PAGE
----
But, these interrogations can be improved. One, make them more like real interviews. Even if the suspect stonewalls you right away, just go back to speaking to him later once you have, what do they call it? Oh yeah, EVIDENCE?

What if they had got stonewalled and then the detectives narrowed the search down in some way, so, the interrogators take that back to the suspects. At some point, for most people, the instinct of, oh man, I need to steer this guy in the wrong direction does come in to play. If the cops hint around the locale of the briefcase, people might have a tendency to try to out-wit the cop. And, if they don’t? Well, that’s solid criminal work by the contestants, and if we’re truly going to make a criminality show, that needs to be rewarded.

But, for the sake of television, why not try to make natural incentives for the suspects to try and out-wit the cops? For instance, bonus money if they are able to steer the police down a false lead. Like people wouldn’t want to try that?

Here’s how the investigation last night broke down: Cops follow some bad leads. Interrogators did some decent work with the phone records. Suspect gives up the location. The cops won the 100k, but, at one point, they chalked off an accomplice just off him saying, “oh, yeah, they left here with a briefcase.” The cops also went with the strategy of “walk around near where the suspects were when arrested…no briefcase, ok, walk around by the beginning.”

The other thing, the GPS tracking was interesting. Obviously done to level the playing field and necessarily so. You do want to avoid the needle in the haystack concept in order to make it a true cat-mouse game. The GPS tracking showed the route the suspects took, without showing how long they stayed in a particular spot, which was good.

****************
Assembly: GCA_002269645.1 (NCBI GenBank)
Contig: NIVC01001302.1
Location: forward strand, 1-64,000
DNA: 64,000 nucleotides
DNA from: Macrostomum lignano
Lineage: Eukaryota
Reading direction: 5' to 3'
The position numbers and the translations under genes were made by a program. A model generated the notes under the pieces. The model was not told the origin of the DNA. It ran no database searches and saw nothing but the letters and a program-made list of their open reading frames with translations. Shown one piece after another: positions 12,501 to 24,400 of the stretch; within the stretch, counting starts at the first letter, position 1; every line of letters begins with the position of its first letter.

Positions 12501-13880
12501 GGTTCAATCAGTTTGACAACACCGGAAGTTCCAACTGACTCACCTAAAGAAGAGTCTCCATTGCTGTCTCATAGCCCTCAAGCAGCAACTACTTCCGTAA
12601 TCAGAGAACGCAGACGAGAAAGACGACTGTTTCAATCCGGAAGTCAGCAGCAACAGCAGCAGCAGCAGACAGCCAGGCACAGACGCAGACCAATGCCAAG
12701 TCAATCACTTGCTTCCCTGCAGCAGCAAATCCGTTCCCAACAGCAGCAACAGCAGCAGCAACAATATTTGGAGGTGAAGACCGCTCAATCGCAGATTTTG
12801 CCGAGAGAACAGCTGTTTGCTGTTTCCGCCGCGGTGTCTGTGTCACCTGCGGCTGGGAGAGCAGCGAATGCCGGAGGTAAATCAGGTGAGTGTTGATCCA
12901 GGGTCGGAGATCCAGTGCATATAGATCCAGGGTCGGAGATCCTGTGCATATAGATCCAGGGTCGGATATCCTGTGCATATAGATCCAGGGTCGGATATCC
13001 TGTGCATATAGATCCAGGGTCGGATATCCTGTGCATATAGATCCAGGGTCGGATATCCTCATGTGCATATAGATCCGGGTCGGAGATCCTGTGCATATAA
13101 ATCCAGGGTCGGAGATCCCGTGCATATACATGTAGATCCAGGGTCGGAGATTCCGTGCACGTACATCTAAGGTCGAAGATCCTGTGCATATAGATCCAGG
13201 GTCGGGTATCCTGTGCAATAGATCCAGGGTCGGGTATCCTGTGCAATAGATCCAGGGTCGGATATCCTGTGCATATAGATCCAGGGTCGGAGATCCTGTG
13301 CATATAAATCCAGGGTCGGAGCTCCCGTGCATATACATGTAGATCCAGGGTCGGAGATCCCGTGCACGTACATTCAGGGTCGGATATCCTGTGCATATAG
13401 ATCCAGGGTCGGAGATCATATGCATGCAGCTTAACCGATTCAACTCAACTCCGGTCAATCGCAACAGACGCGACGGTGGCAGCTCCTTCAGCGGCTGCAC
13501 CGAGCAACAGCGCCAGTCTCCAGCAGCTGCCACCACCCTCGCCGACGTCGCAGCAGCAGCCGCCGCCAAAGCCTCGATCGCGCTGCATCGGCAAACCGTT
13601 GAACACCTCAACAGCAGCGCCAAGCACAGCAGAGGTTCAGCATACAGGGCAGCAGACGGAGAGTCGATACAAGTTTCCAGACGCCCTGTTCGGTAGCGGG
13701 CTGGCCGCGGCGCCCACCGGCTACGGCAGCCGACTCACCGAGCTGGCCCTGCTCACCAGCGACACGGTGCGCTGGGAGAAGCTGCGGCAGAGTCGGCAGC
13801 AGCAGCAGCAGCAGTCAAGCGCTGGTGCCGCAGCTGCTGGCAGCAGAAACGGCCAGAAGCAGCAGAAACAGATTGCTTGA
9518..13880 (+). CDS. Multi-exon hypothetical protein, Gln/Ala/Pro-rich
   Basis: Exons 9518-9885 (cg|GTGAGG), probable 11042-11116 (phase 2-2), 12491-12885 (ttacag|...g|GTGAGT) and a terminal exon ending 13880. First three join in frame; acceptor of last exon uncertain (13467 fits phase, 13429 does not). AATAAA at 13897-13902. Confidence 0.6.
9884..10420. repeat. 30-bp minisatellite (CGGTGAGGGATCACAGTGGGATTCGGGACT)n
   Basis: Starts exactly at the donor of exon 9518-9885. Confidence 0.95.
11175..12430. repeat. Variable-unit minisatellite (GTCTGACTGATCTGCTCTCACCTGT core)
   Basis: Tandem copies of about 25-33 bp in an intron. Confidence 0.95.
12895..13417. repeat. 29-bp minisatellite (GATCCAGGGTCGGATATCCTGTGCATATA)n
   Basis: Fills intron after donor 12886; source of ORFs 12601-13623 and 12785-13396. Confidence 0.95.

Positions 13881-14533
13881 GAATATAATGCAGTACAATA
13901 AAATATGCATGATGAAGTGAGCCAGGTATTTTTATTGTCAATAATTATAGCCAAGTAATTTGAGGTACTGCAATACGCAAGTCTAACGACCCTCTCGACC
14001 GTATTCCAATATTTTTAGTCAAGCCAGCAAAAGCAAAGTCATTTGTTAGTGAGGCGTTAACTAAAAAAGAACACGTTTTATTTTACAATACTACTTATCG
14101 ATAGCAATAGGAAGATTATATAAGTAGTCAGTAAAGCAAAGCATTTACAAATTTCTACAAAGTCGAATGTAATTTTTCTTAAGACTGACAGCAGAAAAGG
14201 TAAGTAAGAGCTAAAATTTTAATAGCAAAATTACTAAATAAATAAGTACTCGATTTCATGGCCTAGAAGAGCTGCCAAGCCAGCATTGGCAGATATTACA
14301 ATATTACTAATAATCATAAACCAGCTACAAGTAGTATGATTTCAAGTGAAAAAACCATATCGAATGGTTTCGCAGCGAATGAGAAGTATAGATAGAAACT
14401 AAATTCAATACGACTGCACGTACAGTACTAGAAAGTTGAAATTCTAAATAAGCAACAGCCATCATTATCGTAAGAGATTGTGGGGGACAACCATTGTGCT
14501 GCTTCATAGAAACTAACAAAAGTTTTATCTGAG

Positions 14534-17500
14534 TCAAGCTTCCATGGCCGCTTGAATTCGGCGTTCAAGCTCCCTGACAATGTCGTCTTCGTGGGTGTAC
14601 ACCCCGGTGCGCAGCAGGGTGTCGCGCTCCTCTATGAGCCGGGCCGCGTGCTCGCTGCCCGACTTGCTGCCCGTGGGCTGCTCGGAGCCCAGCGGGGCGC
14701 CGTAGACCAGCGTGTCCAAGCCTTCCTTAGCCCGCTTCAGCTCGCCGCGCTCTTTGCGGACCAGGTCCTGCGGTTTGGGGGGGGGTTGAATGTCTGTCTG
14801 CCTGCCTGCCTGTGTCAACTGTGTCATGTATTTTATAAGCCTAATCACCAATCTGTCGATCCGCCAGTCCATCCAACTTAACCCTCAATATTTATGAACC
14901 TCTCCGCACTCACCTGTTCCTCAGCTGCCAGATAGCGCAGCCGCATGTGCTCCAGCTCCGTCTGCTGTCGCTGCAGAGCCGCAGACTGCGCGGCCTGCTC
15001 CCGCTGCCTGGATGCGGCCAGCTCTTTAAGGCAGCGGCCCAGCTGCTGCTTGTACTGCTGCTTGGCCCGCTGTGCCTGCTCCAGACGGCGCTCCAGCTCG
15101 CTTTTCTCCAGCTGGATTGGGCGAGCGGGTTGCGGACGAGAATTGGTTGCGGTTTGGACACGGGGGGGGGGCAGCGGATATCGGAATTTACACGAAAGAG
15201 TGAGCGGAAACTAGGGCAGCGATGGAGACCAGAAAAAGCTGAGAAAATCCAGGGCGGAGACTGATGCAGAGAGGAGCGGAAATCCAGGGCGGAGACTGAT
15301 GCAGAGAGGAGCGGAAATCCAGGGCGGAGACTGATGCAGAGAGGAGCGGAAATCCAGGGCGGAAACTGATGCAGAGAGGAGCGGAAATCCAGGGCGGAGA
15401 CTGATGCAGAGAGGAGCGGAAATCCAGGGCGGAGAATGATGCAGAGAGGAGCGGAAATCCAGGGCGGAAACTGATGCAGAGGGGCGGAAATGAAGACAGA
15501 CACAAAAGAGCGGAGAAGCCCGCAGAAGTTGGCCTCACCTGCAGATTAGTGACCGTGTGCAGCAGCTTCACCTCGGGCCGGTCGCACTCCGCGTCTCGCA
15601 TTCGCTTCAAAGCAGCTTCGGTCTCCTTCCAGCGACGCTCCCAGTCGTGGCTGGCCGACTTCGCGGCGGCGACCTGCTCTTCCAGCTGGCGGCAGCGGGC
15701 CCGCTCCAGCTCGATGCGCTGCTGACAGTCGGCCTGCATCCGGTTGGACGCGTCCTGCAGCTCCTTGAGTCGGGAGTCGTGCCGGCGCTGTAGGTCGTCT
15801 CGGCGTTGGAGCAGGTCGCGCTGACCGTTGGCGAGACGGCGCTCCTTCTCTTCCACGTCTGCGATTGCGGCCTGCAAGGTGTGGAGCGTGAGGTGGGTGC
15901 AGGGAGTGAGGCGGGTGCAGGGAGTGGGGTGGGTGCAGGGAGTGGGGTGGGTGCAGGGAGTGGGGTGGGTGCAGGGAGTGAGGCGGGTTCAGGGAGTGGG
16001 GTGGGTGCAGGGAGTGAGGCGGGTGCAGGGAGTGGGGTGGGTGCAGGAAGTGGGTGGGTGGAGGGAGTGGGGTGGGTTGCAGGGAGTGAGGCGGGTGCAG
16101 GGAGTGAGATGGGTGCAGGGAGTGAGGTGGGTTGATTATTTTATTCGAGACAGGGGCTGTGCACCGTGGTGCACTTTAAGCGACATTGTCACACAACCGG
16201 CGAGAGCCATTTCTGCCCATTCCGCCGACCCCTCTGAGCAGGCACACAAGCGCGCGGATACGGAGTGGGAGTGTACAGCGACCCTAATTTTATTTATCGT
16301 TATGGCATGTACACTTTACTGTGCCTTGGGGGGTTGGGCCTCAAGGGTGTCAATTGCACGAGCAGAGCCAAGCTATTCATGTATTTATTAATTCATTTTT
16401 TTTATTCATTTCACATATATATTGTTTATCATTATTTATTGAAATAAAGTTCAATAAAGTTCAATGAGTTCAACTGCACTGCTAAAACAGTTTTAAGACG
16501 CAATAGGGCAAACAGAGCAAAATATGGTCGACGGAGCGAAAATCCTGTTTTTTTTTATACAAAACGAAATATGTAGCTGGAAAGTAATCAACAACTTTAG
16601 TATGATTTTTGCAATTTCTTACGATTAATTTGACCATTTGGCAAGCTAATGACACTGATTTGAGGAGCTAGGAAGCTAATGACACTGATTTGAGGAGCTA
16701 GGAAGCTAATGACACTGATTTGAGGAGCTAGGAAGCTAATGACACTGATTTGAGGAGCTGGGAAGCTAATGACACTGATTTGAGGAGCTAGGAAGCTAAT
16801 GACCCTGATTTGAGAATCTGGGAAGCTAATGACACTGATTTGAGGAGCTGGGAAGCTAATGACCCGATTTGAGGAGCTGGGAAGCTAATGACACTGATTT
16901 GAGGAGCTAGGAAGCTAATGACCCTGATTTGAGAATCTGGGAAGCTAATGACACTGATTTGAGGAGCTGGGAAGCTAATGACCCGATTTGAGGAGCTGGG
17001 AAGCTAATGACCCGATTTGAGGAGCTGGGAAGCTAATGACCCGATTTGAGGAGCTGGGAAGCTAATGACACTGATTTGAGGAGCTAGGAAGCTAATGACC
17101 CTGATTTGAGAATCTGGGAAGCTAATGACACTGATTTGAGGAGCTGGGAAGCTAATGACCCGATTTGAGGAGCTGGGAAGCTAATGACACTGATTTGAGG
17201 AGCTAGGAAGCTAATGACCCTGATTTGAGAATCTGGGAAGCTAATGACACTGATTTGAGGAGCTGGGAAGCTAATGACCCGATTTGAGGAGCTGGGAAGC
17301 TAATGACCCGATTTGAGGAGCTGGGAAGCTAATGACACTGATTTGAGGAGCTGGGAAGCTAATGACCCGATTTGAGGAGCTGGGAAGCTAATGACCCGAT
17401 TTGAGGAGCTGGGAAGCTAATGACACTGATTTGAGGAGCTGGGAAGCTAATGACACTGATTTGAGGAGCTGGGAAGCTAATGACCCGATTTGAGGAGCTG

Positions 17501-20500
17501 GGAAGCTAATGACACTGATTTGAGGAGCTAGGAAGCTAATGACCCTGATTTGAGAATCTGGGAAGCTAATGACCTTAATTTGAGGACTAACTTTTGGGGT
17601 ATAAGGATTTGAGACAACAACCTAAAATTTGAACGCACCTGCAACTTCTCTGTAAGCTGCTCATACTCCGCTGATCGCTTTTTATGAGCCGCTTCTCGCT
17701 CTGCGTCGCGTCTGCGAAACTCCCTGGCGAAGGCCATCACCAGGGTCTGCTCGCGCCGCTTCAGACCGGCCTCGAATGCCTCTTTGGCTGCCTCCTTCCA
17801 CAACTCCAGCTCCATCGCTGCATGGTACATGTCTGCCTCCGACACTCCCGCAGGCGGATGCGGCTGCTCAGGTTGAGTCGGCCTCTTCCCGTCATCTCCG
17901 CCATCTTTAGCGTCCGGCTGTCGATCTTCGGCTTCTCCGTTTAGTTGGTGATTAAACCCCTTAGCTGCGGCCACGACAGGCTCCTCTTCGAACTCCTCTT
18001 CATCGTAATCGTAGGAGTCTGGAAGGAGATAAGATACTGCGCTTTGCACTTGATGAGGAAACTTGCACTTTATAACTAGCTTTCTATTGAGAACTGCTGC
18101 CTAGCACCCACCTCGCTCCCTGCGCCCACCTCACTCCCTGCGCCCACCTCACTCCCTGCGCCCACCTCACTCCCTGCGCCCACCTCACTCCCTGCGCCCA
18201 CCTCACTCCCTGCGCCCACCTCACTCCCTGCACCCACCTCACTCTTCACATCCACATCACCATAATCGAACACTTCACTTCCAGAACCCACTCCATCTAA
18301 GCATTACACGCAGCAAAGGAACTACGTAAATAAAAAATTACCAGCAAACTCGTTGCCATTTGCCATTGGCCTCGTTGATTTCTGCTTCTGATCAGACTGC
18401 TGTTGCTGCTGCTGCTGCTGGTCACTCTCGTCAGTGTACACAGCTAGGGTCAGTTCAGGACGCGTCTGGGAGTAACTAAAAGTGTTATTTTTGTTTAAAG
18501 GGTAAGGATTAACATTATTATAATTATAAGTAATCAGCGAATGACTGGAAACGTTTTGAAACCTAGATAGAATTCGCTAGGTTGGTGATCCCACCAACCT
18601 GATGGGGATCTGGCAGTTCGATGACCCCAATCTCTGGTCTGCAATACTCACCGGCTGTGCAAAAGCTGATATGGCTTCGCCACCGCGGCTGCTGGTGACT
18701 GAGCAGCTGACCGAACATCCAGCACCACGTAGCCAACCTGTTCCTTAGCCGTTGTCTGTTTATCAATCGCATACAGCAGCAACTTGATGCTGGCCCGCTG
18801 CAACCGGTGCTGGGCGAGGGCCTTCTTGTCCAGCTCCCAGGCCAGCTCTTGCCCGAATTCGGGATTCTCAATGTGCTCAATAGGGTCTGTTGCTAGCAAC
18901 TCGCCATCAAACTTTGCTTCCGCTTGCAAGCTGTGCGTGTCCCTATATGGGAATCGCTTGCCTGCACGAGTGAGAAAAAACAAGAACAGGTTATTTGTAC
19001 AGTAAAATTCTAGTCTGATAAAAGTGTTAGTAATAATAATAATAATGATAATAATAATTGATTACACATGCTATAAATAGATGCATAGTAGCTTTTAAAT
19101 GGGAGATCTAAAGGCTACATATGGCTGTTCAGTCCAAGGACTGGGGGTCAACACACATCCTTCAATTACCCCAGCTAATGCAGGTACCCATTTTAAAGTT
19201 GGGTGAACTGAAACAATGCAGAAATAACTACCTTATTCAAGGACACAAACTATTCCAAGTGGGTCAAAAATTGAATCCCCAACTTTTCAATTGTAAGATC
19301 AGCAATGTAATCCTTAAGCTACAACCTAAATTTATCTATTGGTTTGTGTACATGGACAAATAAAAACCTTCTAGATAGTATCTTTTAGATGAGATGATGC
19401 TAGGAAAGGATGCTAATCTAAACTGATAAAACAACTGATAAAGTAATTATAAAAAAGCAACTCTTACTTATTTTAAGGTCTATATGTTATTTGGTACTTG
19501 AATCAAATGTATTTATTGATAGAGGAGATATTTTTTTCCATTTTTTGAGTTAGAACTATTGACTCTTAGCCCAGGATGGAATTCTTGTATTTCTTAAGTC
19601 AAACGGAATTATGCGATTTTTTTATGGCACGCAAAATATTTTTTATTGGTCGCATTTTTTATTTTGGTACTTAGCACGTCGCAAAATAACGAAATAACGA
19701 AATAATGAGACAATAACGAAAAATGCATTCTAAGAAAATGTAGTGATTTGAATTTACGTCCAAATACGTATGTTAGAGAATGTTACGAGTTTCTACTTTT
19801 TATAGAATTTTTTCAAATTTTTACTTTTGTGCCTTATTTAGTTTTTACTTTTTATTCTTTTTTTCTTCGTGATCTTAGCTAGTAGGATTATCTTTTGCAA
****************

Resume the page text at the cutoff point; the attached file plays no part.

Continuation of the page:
So, anyway, kind of a weak episode, but, great concept. I’ll watch the next couple episodes and see if the next teams are more effective…and maybe get a better sense of what the actual rules are. If you were on the show, how would you hide the money?

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One response to “If you had to hide 100k for 48 hours, it might not be best to…

  1. My strategy based a bit on last nights blunders: I would quickly obtain a second briefcase, tin-foil (or, silver wrapping…silver baking sheets?) and rope. My partner would drive around for another 10 minutes or so, and we’d hide the briefcase. Preferably, we’d get onto the roof of a building with access to the roofs of other buildings, walk over a couple of buildings, plant the briefcase, walk back to the original roof, then walk out of the same building.

    Hopefully, there’s about 30 minutes on the clock at this point, but, really, that unfortunately all hinges on how quickly I obtained the 2nd case. I wrap it in tinfoil to make it look silver from a distance. We then spend the next 30 minutes going to as many populated destinations as possible and making some phone calls. We make sure in these destinations, regulars see us with the briefcase. With 1 minute left, ditch the foil and briefcase in two different spots. Now, when the detectives go to these locations, and ask around, people will say, “yeah, they were here and they still had a briefcase, yeah it looked silver and it was on his arm (with the rope)” and they will sound believable. If that works, the detectives will then rule out everything before these last locations because they have eyewitnesses spotting me with the case.